When the Syrian regime gassed its own citizens in April, Trump again went after Obama: “These heinous actions by the Bashar al-Assad regime are a consequence of the last administration’s weakness and irresolution. President Obama said in 2012 that he would establish a ‘red line’ against the use of chemical weapons and then did nothing.” True, the Obama administration did too little on Syria. But the Obama administration is over. Does the Trump administration have any ideas other than It was the other guy?

Last month, American college student Otto Warmbier died after being returned from imprisonment in North Korea. Quickly dispensing with shows of grief, Trump blamed Obama: “It's a total disgrace what happened to Otto. It should never, ever be allowed to happen. And frankly, if he were brought home sooner, I think the results would have been a lot different.” The obvious implication was that Obama hadn’t done enough to bring Warmbier home, leaving Trump to deal with the tragic fallout. Trump Jr. reinforced that point in a tweet.

The Republicans have had eight years to come up with their own answer to the Affordable Care Act. They have both chambers of Congress, not to mention a president who promised he'd scrap the healthcare law and introduce a much better one. So why has the Republican effort to repeal and replace the ACA been so frustrating and, thus far, fruitless? 

You get one guess.

“If we went and got the single greatest health care plan in the history of the world, we would not get one Democrat vote, because they’re obstructionists,” Trump said last month in Iowa. He repeated the complaint in a tweet: "If we had even a little Democrat support, just a little, like a couple of votes, you’d have everything." But hadn't he promised Americans that he'd be a dealmaker nonpareil? Or does the art of the deal involve incessant complaining?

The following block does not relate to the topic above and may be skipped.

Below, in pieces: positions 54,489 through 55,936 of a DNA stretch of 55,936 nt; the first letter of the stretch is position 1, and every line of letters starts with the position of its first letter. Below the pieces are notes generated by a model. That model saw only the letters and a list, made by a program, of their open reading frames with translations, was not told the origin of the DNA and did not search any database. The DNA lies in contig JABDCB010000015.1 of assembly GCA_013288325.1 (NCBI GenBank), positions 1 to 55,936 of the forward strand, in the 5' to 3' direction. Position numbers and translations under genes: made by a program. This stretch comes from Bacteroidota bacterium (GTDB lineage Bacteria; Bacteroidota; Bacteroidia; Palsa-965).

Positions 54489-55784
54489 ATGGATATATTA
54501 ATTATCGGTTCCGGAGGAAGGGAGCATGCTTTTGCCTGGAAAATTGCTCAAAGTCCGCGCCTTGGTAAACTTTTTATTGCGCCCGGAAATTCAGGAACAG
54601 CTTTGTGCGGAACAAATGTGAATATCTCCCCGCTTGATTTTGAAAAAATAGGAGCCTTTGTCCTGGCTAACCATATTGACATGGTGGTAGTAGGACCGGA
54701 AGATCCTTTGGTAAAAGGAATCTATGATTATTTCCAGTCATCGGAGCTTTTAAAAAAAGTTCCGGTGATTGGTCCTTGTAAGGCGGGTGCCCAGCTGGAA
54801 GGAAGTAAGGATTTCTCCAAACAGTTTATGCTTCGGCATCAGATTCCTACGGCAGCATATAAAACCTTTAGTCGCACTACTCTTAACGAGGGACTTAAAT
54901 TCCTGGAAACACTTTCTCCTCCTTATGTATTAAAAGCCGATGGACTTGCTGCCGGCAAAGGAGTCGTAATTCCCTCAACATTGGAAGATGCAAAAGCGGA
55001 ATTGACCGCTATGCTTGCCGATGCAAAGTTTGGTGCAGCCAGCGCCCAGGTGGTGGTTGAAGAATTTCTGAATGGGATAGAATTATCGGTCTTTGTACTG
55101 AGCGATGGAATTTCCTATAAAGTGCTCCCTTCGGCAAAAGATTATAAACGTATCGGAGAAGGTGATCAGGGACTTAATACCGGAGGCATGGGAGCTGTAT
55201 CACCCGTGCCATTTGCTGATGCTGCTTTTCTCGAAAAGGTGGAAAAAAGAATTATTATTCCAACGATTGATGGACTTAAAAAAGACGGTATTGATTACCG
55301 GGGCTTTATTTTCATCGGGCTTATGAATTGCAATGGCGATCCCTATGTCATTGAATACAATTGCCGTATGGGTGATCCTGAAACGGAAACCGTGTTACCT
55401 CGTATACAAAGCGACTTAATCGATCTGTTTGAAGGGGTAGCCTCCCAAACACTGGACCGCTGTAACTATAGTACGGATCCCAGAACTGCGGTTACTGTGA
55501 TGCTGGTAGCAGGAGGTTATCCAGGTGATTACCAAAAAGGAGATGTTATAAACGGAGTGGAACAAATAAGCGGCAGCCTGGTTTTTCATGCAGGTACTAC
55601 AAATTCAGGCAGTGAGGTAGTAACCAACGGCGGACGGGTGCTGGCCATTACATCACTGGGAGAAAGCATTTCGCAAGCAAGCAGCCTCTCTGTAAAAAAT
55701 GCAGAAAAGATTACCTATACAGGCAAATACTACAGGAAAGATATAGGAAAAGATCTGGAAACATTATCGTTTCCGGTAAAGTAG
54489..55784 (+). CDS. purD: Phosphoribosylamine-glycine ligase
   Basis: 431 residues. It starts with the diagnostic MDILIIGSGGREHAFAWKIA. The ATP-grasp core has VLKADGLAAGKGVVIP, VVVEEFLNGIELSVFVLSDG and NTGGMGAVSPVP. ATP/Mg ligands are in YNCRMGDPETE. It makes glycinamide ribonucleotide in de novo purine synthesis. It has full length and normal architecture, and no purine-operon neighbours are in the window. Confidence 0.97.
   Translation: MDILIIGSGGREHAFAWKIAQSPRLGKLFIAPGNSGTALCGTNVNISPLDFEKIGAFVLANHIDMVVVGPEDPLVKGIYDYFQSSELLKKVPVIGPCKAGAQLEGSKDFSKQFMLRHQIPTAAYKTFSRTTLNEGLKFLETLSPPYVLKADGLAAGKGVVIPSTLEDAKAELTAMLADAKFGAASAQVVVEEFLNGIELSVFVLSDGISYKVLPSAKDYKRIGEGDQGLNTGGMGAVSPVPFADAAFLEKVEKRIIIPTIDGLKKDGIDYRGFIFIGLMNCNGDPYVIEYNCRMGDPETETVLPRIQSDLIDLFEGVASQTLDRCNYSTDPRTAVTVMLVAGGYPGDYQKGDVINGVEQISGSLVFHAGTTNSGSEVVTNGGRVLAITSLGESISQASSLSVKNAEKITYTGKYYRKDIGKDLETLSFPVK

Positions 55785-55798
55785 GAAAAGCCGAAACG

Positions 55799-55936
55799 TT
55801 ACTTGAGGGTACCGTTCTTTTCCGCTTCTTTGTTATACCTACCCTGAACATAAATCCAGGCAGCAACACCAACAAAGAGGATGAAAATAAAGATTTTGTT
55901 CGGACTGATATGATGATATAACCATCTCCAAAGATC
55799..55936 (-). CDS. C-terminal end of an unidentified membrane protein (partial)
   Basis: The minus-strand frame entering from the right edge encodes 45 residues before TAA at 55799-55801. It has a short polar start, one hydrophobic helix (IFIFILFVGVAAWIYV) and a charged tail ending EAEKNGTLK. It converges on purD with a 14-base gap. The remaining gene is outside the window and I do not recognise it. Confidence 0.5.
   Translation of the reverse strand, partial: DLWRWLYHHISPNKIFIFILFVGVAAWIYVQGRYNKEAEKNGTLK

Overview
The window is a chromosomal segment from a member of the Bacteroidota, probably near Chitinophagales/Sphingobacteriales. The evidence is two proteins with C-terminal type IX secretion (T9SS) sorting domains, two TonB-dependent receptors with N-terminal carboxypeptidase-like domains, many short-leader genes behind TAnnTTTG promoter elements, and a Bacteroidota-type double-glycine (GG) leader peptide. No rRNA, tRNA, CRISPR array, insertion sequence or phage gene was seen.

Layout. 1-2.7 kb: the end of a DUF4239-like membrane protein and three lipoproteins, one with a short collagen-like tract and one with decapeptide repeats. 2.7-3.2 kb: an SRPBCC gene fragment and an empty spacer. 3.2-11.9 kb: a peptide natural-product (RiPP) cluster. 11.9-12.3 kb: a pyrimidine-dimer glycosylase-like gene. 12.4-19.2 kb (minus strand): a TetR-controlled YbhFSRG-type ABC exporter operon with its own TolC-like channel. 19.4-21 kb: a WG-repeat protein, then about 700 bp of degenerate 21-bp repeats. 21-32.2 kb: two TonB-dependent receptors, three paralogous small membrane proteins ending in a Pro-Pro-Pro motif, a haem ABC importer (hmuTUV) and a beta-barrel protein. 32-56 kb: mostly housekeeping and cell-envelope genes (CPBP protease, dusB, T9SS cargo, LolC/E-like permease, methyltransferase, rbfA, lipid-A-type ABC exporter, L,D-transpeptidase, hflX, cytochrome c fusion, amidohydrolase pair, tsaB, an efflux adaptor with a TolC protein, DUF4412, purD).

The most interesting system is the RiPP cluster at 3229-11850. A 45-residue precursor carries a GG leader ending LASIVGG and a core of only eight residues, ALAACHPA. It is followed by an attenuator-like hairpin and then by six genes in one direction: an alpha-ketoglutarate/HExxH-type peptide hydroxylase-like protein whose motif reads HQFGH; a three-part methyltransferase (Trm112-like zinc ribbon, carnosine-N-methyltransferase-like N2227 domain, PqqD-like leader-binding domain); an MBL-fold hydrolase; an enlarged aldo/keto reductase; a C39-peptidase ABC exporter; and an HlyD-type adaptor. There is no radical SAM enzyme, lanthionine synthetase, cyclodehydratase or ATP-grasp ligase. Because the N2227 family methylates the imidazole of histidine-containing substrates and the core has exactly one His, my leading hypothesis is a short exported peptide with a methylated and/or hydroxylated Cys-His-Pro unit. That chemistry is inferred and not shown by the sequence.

Amazingly, even Russia’s interference in the presidential election was Obama’s fault. Last month, Trump tweeted, “the Obama administration knew far in advance of November 8 about election meddling by Russia. Did nothing about it. Why?"

Well, in good part because Trump had already said the elections were “rigged,” with goonish adviser Roger Stone predicting a potential “bloodbath” after a Hillary Clinton victory. The milieu of suspicion fostered by the Trump campaign made it impossible for Obama to speak about Russian meddling without falling prey to scurrilous accusations of meddling on Clinton’s behalf.

The incessant desire to blame is rooted in Trump’s fragile psychology, which is itself rooted in a soil rich with illusion. The son of a wealthy real estate developer, Trump has nevertheless always entertained the fiction that he was a largely self-made billionaire, even though his career is in fact littered with failure, deception, unpaid debts, unmet obligations and the shameless swindling of the very Americans he says he’s fighting for.

Such fictions were easy enough to maintain on The Apprentice, but less so as the occupant of the most scrutinized political office in the world. No amount of fawning Fox News coverage can disguise the fact that he has less managerial ability than a junior Wendy’s employee, no ability whatsoever to persuade legislators of either party, virtually no understanding of policy foreign or domestic and a pathological obsession with his own image.

And as that image crumbles, Trump is desperately and unconvincingly making the case that his presidency is being sabotaged by forces beyond his control, ghosts of the past come back to haunt him. Does he think that Americans are that stupid? Obama’s gone, as are Loretta and Hillary. It’s all on you now, Donnie.